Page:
Meanwhile, an increasing percentage of Americans say they want more control over how they will be treated should they become terminally ill. Faced with the mechanistic environment of hospital intensive care units, many older patients say they prefer to die at home, surrounded not by machines but by their family. Others want every option explored, every high-tech trick tried to prolong their lives, even if they are unconscious.

Today, the discussion over end-of-life care is alive and well — but not on a national level. “It’s pretty quiet right now, and has been since 2009 and the whole death panel debate,” says John Carney, president and CEO of the Center for Practical Bioethics, formed in 1984 to parse out complicated ethical issues around medicine and medical research, including issues like end-of-life care. Rather, the debate and press toward a political solution are currently taking place at the state level. There, policymakers and advocacy groups are managing to defuse the raw emotional responses that national, partisan-fueled battles elicited when the ACA was being debated.

The reason for that is straightforward. Rather than pursuing the “death with dignity” approach to end-of-life decisions — which immediately inflames the right-to-life lobby — a low-key movement has evolved in the states. This movement is focused on giving patients facing tough decisions about end-of-life care more say in what medicine and medical procedures they want or don’t want.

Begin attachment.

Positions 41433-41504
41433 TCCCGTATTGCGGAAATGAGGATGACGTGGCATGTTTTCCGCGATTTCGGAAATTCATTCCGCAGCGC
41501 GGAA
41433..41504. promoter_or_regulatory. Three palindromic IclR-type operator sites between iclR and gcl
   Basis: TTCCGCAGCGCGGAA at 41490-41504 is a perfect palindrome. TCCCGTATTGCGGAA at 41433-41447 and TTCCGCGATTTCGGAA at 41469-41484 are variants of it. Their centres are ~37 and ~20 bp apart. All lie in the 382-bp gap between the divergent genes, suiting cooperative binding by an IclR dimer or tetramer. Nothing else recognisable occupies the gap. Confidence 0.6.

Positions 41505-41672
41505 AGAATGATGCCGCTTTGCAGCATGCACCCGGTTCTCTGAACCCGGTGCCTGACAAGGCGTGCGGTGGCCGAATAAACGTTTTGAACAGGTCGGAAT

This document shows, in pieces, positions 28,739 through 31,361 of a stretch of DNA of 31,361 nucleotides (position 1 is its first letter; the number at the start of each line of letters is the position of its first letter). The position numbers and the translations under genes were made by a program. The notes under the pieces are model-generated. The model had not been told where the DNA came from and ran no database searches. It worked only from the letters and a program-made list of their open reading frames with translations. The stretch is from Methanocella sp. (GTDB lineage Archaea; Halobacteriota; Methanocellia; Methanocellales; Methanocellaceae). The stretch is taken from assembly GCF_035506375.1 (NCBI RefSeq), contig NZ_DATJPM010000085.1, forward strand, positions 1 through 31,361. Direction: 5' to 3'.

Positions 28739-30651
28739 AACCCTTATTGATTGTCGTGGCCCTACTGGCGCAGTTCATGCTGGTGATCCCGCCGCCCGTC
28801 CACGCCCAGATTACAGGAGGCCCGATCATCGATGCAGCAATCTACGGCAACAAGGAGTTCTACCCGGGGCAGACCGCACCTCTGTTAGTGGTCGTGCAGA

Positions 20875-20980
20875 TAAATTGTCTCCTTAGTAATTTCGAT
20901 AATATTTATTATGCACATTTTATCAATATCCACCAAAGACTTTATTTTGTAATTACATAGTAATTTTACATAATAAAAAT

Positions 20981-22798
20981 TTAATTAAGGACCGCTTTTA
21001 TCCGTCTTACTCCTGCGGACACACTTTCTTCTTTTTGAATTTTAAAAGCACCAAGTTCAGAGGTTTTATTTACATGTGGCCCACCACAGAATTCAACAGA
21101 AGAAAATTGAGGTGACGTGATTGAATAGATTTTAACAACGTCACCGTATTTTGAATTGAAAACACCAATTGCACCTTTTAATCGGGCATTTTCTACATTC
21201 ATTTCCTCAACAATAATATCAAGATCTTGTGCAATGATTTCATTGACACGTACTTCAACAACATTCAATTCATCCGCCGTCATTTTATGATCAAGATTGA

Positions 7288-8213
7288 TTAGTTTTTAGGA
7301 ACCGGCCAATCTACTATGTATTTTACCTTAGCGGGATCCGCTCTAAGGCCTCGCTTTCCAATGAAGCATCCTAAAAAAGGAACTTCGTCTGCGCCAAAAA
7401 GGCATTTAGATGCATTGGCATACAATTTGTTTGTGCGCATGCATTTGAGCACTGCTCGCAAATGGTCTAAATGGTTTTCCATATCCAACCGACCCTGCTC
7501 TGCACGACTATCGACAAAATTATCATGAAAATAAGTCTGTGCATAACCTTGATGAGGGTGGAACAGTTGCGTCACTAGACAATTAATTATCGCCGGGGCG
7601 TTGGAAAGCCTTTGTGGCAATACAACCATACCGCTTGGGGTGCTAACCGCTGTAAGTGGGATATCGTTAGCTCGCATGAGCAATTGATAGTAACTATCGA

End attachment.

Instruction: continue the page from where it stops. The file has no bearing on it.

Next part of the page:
If advocates for more rational and patient-centered end-of-life care can avoid the specter of death panels and health-care rationing, there’s the real possibility of progress. Dr. Susan Tolle, who practices general medicine in Oregon and serves as director of the Center for Ethics in Health Care at the Oregon Health & Sciences University (OHSU), says, “When people are using language like ‘death panels,’ there’s more emotion and fear than if you say you want to honor the wishes of this individual.” More

Doctors Are Practicing Irrational Medicine at the End of Life

By Monica Williams-Murphy, MD
September 22, 2012

I just took care of a precious little lady, Ms. King (not her real name), who reminded me that, too often, we doctors are practicing irrational medicine at the end of life. We are like cows walking mindlessly in the same paths; only because we have always done things the same way, never questioning ourselves. What I mean is that we are often too focused on using our routine pills and procedures used to address abnormal lab values or abnormal organ function, to rightly perceive what might be best for the whole person, or even what may no longer be needed. Our typical practice habits may in fact become inappropriate medical practice at life’s end.

Ms. King was a case in point: She was a 92-year-old nursing home patient on hospice for metastatic breast cancer. Ms King had been transferred to the ER for a sudden drop in blood sugar, presumably due to her oral diabetes medication. Her appetite had apparently been trailing off, as is common at the end of life, and her medication appeared to have become “too strong.” Her glucose level had been corrected by EMS during her trip from the nursing home to the Hospital, so when I came into see Ms King she was at her ‘baseline.’

I opened the door to bed 24 and a grinning little white-haired lady peered at me from over her sheet. “Hi,” she said greeting me first.

“Hi, Ms King,” I smiled back at her and picked up her hand.

She reached over with her free hand to pat me on my forearm, “You sure are a cute little doctor,” she said smiling.

I couldn’t hold back a little laughter. “Well, you sure are a cute patient too,” I smiled and winked at her.